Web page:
With little discussion, the Martha’s Vineyard Regional High School district committee voted on Monday night to certify a $16.6 million operating budget for the coming fiscal year, a .98 per cent increase over last year.

Even with most teachers receiving two per cent contractual salary increases next year, the extra spending will be offset by staff reductions due to retirements and the elimination of the home economics program.

“When you look at the comparison for three fiscal years you can see we’ve done a pretty good job here of staying the course of keeping spending realistic while keeping the education level at a height we’ve come to expect,” principal Stephen Nixon said during a presentation of the budget to a school subcommittee last week.

Other spending cuts can be tracked to deferred long-term maintenance projects including track repairs, and the elimination of a vocational clerical position. This marks the third consecutive year of school budget cuts totaling more than $1.2 million.

The majority of the budget is committed to instruction, which includes textbooks, teaching supplies and faculty salaries and benefits.

“We have a very experienced, well-schooled group of teachers who are bringing high education into the classroom, but it does have a dollar attached to it,” Mr. Nixon said. “In our projections over [the past] three years we looked to eliminate eight positions over three years . . . we’ve eliminated 10 positions in that time period.”

Mr. Nixon also took special note of the problems the high school is experiencing with turnover among young teachers; he said few stay longer than a year largely due to the high cost of living on the Island. He predicted that the problem will increase in the next few years, since 65 of the 122 staff members are 49 or older and approaching retirement age.

Spending increases in the budget include $72,000 for a new full-time building and grounds coordinator, funding for a new teaching assistant in the special education department, money for teachers to attend conferences, fast ferry transportation, and $25,000 to prepare for the New England Association of Schools and Colleges accreditation evaluation in 2013.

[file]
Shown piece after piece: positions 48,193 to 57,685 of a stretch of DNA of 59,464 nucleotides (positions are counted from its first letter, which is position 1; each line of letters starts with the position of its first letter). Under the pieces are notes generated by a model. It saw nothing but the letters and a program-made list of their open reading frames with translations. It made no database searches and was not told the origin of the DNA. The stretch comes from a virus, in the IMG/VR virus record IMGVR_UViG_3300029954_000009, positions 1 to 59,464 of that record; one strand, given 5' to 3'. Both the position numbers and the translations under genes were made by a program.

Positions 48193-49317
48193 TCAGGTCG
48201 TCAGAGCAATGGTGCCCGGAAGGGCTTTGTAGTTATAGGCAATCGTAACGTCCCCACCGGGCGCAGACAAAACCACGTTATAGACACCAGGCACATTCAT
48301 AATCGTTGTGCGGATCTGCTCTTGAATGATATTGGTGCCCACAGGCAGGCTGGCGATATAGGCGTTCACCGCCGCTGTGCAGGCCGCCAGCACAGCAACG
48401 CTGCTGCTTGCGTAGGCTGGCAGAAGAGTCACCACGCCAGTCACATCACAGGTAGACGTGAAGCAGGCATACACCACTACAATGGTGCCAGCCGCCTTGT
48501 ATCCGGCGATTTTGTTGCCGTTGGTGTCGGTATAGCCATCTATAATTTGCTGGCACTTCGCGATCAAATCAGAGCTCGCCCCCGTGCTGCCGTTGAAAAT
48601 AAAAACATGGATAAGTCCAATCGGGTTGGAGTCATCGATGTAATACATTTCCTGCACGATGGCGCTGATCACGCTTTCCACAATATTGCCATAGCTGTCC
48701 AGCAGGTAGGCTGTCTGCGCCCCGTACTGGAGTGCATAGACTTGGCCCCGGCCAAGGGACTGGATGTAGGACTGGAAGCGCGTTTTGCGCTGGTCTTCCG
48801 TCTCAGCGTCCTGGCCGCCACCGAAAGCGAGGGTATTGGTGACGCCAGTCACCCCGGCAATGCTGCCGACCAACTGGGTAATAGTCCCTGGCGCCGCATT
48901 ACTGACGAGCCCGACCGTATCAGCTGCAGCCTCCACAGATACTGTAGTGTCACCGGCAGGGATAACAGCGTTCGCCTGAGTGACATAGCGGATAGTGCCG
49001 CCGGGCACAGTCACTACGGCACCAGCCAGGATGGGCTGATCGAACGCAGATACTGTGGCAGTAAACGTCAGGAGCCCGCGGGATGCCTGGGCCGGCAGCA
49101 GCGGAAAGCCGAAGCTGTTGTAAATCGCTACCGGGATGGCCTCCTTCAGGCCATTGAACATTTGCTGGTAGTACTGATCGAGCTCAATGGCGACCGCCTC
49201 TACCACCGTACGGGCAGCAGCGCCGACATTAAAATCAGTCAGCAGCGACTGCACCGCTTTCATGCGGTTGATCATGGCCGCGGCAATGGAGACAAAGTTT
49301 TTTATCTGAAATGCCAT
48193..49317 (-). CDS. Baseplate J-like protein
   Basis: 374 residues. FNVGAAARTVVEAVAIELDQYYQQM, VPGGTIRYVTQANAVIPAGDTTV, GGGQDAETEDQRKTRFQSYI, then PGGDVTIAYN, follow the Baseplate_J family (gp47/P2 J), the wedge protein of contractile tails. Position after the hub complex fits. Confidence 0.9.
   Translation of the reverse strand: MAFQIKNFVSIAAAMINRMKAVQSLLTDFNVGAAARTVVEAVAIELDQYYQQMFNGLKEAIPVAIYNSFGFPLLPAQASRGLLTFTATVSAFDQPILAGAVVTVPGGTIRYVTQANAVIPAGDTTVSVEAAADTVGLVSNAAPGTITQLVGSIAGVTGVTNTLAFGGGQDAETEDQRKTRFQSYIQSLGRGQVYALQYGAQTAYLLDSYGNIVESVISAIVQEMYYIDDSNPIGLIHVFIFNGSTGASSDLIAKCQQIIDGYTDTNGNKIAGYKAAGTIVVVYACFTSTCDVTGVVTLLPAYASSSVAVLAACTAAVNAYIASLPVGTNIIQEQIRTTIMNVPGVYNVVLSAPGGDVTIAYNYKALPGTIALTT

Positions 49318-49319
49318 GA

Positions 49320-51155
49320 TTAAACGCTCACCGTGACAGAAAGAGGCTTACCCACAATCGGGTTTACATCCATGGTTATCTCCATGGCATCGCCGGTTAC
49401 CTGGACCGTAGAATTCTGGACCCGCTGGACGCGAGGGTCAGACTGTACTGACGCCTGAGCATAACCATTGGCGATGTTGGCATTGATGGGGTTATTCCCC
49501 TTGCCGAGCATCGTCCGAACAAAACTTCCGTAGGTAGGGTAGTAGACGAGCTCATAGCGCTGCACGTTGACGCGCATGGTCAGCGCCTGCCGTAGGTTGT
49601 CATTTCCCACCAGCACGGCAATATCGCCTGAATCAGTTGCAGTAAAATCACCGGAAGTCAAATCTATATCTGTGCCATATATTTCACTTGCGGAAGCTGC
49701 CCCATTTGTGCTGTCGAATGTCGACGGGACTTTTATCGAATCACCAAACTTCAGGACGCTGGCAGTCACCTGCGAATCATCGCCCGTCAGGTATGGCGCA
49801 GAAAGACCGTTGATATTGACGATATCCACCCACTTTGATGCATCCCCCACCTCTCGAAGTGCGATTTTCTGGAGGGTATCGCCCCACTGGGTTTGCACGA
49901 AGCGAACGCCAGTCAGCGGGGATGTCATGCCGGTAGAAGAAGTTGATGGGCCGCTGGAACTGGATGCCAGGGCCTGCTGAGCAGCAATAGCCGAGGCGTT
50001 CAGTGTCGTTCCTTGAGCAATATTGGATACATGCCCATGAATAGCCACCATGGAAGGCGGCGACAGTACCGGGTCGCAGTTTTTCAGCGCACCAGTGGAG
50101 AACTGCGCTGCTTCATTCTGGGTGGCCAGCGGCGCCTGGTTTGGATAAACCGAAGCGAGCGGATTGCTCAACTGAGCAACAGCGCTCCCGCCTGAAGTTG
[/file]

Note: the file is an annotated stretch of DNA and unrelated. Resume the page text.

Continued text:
“We’ve shown that we’re educationally strong at the high school and we’re fiscally responsible,” Mr. Nixon said at the end of the presentation.

“It’s incredibly fiscally responsible and incredibly well done,” agreed committee chairman Susan Mercier. On Monday night she reminded committee members of their responsibility to explain the budget to their respective towns.

This led to a discussion about the assessment method used by the district, a complicated and thorny subject for the last few years. There are now two choices for how to assess Island towns for their share of the high school budget: the enrollment method, the one used historically and spelled out in the regional district agreement some 50 years ago, or the so-called statutory method, a complicated formula devised by the state board of education and based on wealth. For the fourth year in a row, the committee voted to use the statutory method, primarily because the enrollment method would require the approval of all six towns. A vote by Oak Bluffs a few years ago to reject their high school assessment has essentially forced the school district to use the statutory method.

“It’s a very involved formula, the major thrust of which over the course of time is if you wait long enough the two [formulas] will look very much the same,” Vineyard schools superintendent James H. Weiss said. “Right now there are winners and losers.”

On a related topic, this week a Dukes County superior court judge dismissed a lawsuit that the town of Tisbury had filed against the state board of education, the school district and the town of Oak Bluffs challenging the use of the statutory assessment method (which currently costs Tisbury more and Oak Bluffs less than it would using the enrollment method).

The Hon. Cornelius Moriarty 2nd found the statutory assessment method is not a violation of law.

“Choosing how the commonwealth should meet its obligation to educate its children, including the financial aspects, is fundamentally political and is left to the governor and the legislature,” the judge wrote in part.

School district business administrator Amy Tierney said the assessments will not be determined until the end of January when the state budget is certified.

In other business this week, the committee announced that the Tisbury School has received a $72,000 grant to revamp its heating system to make it more energy efficient.

Citations for outstanding accomplishment from Cape and Island Rep. Timothy Madden were presented to biology teacher Elliott Bennett, librarian Sandy Mott and former physical education teacher Anne Lemenager. The citations were presented by legislative liaison Nell Coogan.